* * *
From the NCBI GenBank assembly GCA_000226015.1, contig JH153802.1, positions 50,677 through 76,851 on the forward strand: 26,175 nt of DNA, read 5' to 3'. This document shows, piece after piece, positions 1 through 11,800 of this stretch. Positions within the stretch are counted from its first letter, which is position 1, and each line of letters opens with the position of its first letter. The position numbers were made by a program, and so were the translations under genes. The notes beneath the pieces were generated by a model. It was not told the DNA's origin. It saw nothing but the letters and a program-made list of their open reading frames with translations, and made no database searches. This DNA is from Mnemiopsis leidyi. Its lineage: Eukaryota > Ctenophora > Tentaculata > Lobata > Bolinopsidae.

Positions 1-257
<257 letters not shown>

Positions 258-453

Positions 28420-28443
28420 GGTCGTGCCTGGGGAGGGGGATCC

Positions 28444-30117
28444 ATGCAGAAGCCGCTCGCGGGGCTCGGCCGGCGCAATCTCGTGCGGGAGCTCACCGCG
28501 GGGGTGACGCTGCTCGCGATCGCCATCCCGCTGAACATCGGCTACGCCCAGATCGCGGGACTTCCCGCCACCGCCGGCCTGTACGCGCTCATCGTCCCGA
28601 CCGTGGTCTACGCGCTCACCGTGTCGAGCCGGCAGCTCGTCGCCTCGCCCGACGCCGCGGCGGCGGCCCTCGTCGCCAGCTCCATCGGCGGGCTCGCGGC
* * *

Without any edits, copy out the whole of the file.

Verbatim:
From the NCBI GenBank assembly GCA_000226015.1, contig JH153802.1, positions 50,677 through 76,851 on the forward strand: 26,175 nt of DNA, read 5' to 3'. This document shows, piece after piece, positions 1 through 11,800 of this stretch. Positions within the stretch are counted from its first letter, which is position 1, and each line of letters opens with the position of its first letter. The position numbers were made by a program, and so were the translations under genes. The notes beneath the pieces were generated by a model. It was not told the DNA's origin. It saw nothing but the letters and a program-made list of their open reading frames with translations, and made no database searches. This DNA is from Mnemiopsis leidyi. Its lineage: Eukaryota > Ctenophora > Tentaculata > Lobata > Bolinopsidae.

Positions 1-257
<257 letters not shown>

Positions 258-453

Positions 28420-28443
28420 GGTCGTGCCTGGGGAGGGGGATCC

Positions 28444-30117
28444 ATGCAGAAGCCGCTCGCGGGGCTCGGCCGGCGCAATCTCGTGCGGGAGCTCACCGCG
28501 GGGGTGACGCTGCTCGCGATCGCCATCCCGCTGAACATCGGCTACGCCCAGATCGCGGGACTTCCCGCCACCGCCGGCCTGTACGCGCTCATCGTCCCGA
28601 CCGTGGTCTACGCGCTCACCGTGTCGAGCCGGCAGCTCGTCGCCTCGCCCGACGCCGCGGCGGCGGCCCTCGTCGCCAGCTCCATCGGCGGGCTCGCGGC